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Proceedings Paper

Lateral migration radiography: a new x-ray backscatter imaging technique
Author(s): Alan M. Jacobs; Edward T. Dugan; Stephanie Brygoo; Dan Ekdahl; Laurent Houssay; Zhong Su
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Paper Abstract

A new Compton backscatter imaging (CBI) technique, described as lateral migration radiography (LMR), has been developed and applied successfully to two difficult diagnostic problems: Detection of buried, plastic landmines, and detection of material flaws which lie close to, and parallel to, a surface, the method is based on image contrast generated by alteration of photon lateral migration relative to the illuminating beam direction. It is extraordinarily sensitive to density and/or atomic number variation along the photon lateral-direction travel paths. In LMR, relevant information-carrying photon detection efficiencies are two to three orders-of-magnitude greater than other CBI techniques such that the electric energy requirement for x-ray generation is only about one joule per acquired image pixel. The resulting small product of pixel illumination dwell time and x-ray generator electric power implies that current, easily accessible technology can be used to fabricate LMR systems with practical usage protocols. Three have been designed and built at the University of Florida: A laboratory device for perfecting buried landmine acquisition; a mobile system for field-demonstrating landmine detection; and, a laboratory system for detection of material defects in small structural parts. The LMR images, acquired in a laboratory landmine detection setting, are so definitive that identification of the mine-type, as well as presence, can be often accomplished. Results of a field test are near-perfect, both in determining buried landmine presence and in lack of false positive response. Images acquired in material flaw detection indicate ability to detect lateral cracks or delaminations with thickness less than 100 microns, as well as corrosion on surfaces between layers of structural sheets. These applications provide evidence of the viability of a new, one-sided x-ray radiography technique which images hidden structures of objects which have here-to-fore been difficult, or impossible, to detect with practical image aquisition times.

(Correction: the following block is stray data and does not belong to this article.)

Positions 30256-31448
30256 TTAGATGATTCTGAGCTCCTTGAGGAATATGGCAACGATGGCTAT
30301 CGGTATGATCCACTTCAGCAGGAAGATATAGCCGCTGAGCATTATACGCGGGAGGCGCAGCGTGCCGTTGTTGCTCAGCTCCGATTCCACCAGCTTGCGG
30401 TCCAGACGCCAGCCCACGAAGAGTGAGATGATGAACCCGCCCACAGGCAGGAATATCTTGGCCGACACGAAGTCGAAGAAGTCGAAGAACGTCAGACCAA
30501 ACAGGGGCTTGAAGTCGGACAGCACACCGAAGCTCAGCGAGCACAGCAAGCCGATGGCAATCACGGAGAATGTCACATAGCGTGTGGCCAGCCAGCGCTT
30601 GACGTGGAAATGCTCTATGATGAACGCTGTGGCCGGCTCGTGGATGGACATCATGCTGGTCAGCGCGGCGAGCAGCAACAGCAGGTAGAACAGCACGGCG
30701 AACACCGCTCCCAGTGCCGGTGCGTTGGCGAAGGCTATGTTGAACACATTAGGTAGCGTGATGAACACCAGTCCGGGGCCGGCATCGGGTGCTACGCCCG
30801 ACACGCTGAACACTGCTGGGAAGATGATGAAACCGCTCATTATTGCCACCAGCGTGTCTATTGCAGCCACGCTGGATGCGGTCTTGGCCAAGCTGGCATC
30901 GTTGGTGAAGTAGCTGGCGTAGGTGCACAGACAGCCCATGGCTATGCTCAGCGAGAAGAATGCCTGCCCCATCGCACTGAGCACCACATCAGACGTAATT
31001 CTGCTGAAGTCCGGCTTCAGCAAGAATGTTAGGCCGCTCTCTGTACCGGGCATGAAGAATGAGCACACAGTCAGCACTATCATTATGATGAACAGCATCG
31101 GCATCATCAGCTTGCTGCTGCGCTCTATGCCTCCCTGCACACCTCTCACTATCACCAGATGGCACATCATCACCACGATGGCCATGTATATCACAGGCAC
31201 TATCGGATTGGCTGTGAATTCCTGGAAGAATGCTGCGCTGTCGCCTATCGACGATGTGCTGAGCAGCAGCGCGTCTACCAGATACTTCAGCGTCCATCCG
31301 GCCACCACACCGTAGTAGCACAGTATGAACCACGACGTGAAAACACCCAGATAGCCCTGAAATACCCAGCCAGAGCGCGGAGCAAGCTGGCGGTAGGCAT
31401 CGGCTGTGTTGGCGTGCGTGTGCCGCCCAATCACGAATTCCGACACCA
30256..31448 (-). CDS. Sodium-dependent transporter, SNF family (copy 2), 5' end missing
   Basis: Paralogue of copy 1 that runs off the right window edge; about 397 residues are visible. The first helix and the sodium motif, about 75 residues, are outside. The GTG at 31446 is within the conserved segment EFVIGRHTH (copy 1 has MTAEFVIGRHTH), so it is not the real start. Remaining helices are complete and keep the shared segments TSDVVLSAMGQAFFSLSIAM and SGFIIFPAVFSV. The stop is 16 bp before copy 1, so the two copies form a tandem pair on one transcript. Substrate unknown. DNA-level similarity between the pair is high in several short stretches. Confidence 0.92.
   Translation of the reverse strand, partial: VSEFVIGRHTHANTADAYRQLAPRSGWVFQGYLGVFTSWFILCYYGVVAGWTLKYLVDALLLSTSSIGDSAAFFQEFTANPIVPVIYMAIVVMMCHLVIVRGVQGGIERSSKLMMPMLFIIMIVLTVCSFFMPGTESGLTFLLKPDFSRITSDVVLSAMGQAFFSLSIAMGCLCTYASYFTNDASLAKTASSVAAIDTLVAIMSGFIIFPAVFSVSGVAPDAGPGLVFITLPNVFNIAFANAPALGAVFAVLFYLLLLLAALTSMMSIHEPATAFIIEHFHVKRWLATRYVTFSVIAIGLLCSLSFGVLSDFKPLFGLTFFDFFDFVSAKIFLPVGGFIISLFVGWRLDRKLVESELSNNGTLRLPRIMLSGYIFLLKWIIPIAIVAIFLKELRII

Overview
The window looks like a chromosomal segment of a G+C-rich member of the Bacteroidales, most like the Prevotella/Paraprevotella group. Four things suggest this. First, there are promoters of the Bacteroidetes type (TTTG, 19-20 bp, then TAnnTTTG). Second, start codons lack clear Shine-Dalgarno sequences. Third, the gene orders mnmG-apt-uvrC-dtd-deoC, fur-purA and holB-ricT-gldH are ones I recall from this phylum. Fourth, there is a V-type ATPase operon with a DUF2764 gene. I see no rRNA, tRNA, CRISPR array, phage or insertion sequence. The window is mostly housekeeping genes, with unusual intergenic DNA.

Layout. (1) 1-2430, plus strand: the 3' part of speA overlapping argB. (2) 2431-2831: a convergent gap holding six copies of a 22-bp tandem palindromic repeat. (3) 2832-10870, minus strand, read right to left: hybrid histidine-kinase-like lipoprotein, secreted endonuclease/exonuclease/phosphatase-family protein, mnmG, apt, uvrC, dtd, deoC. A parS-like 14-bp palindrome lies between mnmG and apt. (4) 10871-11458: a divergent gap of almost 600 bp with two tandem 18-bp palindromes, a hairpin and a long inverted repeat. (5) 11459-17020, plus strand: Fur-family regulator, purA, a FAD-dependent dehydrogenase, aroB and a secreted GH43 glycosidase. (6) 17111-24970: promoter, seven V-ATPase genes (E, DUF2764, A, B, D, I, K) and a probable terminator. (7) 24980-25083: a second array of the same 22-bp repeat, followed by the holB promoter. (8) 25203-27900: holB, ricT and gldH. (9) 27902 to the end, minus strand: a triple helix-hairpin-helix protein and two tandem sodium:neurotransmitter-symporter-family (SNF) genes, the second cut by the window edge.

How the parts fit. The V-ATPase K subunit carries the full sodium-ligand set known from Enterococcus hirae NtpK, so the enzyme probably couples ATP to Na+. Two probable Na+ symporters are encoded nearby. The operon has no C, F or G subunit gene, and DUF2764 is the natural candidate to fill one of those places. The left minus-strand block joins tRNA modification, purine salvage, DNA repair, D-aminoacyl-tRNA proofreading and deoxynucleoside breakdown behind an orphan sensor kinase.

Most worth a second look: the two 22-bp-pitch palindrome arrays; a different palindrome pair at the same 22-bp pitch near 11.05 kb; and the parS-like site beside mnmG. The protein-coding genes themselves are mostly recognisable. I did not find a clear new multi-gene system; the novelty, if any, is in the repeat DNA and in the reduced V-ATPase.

Paper Details

Date Published: 26 November 2002
PDF: 16 pages
Proc. SPIE 4786, Penetrating Radiation Systems and Applications IV, (26 November 2002); doi: 10.1117/12.451613
Show Author Affiliations
Alan M. Jacobs, Univ. of Florida (United States)
Edward T. Dugan, Univ. of Florida (United States)
Stephanie Brygoo, Univ. of Florida (United States)
Dan Ekdahl, Univ. of Florida (United States)
Laurent Houssay, Univ. of Florida (United States)
Zhong Su, Univ. of Michigan (United States)


Published in SPIE Proceedings Vol. 4786:
Penetrating Radiation Systems and Applications IV
H. Bradford Barber; Hans Roehrig; F. Patrick Doty; Lisa J. Porter; Edward J. Morton, Editor(s)

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